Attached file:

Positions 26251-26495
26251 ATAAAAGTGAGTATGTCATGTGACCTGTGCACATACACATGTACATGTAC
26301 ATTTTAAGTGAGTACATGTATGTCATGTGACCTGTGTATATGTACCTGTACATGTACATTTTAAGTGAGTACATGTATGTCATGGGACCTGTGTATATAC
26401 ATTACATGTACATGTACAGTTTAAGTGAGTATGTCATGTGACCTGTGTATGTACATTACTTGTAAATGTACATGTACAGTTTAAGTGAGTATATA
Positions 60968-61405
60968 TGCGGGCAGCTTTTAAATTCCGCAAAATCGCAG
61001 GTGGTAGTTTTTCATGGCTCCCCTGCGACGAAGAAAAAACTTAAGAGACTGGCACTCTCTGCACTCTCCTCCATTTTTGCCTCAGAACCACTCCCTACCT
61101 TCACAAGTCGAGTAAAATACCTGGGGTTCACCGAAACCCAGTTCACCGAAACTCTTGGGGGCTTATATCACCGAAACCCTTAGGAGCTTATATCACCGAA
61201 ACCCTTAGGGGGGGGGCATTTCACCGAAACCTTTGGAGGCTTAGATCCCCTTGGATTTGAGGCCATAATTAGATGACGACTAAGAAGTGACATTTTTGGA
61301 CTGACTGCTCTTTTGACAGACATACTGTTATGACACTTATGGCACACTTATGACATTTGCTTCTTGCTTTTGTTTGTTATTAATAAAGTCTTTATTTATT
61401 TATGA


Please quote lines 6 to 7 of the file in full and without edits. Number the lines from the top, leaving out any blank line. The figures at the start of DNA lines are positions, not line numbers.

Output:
60968 TGCGGGCAGCTTTTAAATTCCGCAAAATCGCAG
61001 GTGGTAGTTTTTCATGGCTCCCCTGCGACGAAGAAAAAACTTAAGAGACTGGCACTCTCTGCACTCTCCTCCATTTTTGCCTCAGAACCACTCCCTACCT